At Shibui Bonsai I have found that the juniper variety we know as Shimpaku is one of the best junipers for bonsai. It has naturally fine foliage and compact growth habit which means you can produce an impressive bonsai with less maintenance.
I try to keep a good selection of shimpaku stock on hand but they are in high demand so availability will vary.
This autumn we have plenty of shimpaku available from small cutting grown plants through to field grown stock in 20 cm orchid pots.
Small cutting grown plants in 15 cm plastic pots: Use these for rock landscapes or to grow on to create a future masterpiece. Priced from $8 each (picture below on the left)
Long stem cutting grown plants. I grow these as a basis for future twisted trunk type junipers. Priced from $10 each. (see photo above). Continue reading for my version of how to create great twisted trunk junipers.
To make a high quality shimpaku juniper take a long stem shimpaku and wire the trunk.
Bend and twist the trunk into suitable shape. Use your imagination but allow for the trunk to thicken in the next few years. Tight bends will eventually grow together as the trunk thickens which can be a good design point if you manage it correctly.
2-3 months later the new bends should be set permanently and you can remove the wire. Some growers leave the wires until it bites into the bark. The spiral wire marks can later be used as a basis for shari on the trunk.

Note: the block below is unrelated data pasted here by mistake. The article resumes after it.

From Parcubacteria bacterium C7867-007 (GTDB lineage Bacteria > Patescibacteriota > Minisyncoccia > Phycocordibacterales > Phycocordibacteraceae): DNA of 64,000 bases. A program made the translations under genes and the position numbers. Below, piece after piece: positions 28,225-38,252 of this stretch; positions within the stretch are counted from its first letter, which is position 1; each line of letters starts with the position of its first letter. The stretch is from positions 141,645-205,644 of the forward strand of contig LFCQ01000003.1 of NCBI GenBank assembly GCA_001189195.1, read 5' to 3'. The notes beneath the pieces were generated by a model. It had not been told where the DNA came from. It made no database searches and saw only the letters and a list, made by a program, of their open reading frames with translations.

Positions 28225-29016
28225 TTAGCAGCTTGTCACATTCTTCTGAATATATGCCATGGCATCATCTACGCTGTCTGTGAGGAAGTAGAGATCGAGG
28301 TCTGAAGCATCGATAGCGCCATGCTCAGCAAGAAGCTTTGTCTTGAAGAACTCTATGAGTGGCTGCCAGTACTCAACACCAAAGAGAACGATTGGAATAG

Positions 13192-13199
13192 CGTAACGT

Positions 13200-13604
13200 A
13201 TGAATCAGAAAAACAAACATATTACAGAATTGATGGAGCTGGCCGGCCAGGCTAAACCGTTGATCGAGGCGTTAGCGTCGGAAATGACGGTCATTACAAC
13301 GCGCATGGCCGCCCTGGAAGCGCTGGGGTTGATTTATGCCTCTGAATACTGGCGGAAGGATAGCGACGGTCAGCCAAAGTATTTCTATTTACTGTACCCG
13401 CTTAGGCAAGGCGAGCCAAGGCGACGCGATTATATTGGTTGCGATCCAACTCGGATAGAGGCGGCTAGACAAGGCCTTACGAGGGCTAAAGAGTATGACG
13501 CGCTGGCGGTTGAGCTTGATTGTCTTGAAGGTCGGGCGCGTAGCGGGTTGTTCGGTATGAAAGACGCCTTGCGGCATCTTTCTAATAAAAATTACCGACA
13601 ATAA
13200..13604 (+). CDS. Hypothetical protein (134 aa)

Small twisted trunks: – I have already wired and made the initial bends for you. These are at least 1 year further advanced than the straight stems. Available now from $20 (pictured above) below, another year on – $25
To increase trunk thickness leave sacrifice branches to grow freely. Sacrifice branches can be seen in the picture above and in the following photos.
As the trees grow, continue to wire and bend the parts of the trunk you think you might keep so that the whole trunk of your future bonsai follows a similar theme.
Juniper bonsai look great with jin and shari so when you eventually remove these sacrifice branches, strip the bark and leave as jins. If you like the look of longer jins pre wire the sacrifice branches so they will harmonise with the trunk theme when you strip the bark and make jins.
When the trunk is thick enough you can also add shari so the bonsai looks like it has struggled with the elements in the high mountains.
As the trunks thicken, widen and extend the initial shari. Building shari gradually like this gives texture and character to the dead wood areas.
Field grown shimpaku: – These trees have had up to 5 years in the grow beds to give a great head start to your juniper bonsai. Great material for your next club workshop. These are the last 3 field grown shimpaku I have at the moment. Email email@example.com to purchase these or any other Shibui Bonsai pre bonsai.